For aging cheeses, you need a "cheese cave" and that can just be an old fridge, large or mini. My cheese cave is an old fridge on my back porch. (It was free!) In a pinch, you can even use your regular refrigerator to age cheese, but it's not ideal because the temperature required to keep normal refrigerated food is lower than what is optimal for most cheeses. Most cheeses age in the 45 to 55 F range. I keep my cheese cave fridge at 50 degrees.
A good way to monitor your cheese cave temperature is to keep a thermometer in a glass of water in the fridge. When you open the door, the temperature of the air changes, but the water will maintain temperature better and make a better spot-check on the real temperature your fridge is holding.
You'll also need a cheese press. You can see how I made my homemade press here. I've made a few changes since I wrote the post about my press based on my experience using it. Overall, it works great. I love it. I did have some problems with the mold and the follower. For one thing, the mold didn't have drainage holes in the sides, and PVC is a bit thick to punch holes in. Also, unless you have special woodworking tools, it's difficult to make a follower that exactly fits your mold, which results in ridges around the edges of the cheese where the follower didn't press it. Yeah, I know, that's so cosmetic! But, as with any craft, the more you get into it, the more you want your result to be pretty. I also had trouble with the drip tray-I was using an upturned salad plate at first. Similar problem as with the ill-fitting follower-it left an impression on the bottom of the cheese. It wasn't pretty.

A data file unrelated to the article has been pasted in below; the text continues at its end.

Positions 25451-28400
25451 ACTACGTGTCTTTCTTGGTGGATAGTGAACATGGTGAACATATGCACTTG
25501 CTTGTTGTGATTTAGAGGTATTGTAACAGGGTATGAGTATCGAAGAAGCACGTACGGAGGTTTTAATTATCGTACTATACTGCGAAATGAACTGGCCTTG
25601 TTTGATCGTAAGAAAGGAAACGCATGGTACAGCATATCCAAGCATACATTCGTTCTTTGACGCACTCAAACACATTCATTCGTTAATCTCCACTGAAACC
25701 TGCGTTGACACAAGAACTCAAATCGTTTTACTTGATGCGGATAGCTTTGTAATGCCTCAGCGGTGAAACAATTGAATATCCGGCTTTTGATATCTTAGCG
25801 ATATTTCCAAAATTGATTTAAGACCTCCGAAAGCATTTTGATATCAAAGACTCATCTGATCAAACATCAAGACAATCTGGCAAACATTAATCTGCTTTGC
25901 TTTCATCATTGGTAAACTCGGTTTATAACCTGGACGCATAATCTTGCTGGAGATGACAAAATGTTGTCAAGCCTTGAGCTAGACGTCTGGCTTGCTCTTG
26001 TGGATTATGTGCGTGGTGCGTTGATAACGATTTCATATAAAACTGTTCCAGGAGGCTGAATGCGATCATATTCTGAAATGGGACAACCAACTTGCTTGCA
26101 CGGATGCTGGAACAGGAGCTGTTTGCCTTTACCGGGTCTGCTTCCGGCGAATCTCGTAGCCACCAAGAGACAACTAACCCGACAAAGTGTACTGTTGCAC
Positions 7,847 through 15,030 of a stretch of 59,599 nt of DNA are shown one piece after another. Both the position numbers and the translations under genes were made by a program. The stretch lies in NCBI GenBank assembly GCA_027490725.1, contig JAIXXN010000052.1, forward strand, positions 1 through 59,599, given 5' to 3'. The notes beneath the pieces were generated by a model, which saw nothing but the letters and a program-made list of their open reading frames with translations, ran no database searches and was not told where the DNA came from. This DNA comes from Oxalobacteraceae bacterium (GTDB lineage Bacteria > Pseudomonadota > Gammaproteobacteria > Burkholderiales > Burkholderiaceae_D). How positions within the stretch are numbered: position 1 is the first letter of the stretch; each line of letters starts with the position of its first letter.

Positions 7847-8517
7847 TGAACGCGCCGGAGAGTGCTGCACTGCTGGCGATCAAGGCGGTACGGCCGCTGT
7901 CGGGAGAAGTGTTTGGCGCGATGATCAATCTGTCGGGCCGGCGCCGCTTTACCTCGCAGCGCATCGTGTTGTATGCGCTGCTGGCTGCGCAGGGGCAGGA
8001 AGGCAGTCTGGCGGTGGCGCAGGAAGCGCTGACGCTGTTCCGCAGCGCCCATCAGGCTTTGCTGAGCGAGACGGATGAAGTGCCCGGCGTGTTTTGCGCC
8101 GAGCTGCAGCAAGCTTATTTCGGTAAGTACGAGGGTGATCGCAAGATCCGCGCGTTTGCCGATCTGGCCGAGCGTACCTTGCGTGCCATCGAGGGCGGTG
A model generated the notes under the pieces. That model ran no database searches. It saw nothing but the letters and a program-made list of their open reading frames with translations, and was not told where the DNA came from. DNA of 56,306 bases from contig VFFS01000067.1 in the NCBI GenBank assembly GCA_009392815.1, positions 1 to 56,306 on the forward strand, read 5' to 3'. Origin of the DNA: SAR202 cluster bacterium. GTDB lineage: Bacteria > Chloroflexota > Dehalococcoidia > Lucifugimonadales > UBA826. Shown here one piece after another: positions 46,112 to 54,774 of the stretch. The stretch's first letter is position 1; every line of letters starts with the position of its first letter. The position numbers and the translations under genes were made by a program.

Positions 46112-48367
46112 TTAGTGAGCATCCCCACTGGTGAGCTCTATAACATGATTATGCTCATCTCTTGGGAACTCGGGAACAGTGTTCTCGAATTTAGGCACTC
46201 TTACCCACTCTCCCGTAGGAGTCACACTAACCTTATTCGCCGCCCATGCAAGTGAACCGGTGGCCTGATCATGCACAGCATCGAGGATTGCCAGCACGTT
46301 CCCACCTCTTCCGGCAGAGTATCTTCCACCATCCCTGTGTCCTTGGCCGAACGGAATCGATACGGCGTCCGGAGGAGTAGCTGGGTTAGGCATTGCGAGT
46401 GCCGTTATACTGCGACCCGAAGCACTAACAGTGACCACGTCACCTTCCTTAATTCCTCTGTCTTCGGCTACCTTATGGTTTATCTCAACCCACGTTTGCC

I can't take it!
I NEED MY CHEESE TO BE PRETTY!
And properly drained.
As an inexpensive upgrade, I now use a professionally-made cheese mold in my homemade press. I think this is a great compromise between homemade and, well, pretty. I love, love, love this cheese mold. (It was only $15.95.) It came with a follower that FIT. It also has nice, neat drainage holes on the sides. (I got it here and it fits just right in my homemade press.)
You can go with this inexpensive compromise between a homemade press and professional equipment, or you can go with your own homemade mold. You can make a mold out of just about anything-just be sure to use a food grade plastic material and punch holes in the sides.
To solve my drip tray problem, by the way, I now use the bottom out of a springform pan. It's flat, so it doesn't make an unwelcome impression on the bottom of my cheese. I off-balance the press just slightly with a cutting board tucked under one side so that it's a little lopsided to promote drainage. (This is a yet unperfected area of my homemade cheese pressing. But it works. And leaves my cheese pretty!)
Ingredients such as rennet, starters, cheese salt, and so on vary per recipe. The first cheese challenge recipe (post date: November 15!) will be Monterey Jack. For Monterey Jack, you will need mesophilic starter, rennet, a small amount of cheese salt, and cheese wax. (These are inexpensive supplies, similar to buying lids and pectin, etc, if you're canning.)
The only other big piece of equipment you need is-
I'm just kidding. Don't be scared. You can use milk from the store. You'll just miss out on all the ornery calf fun.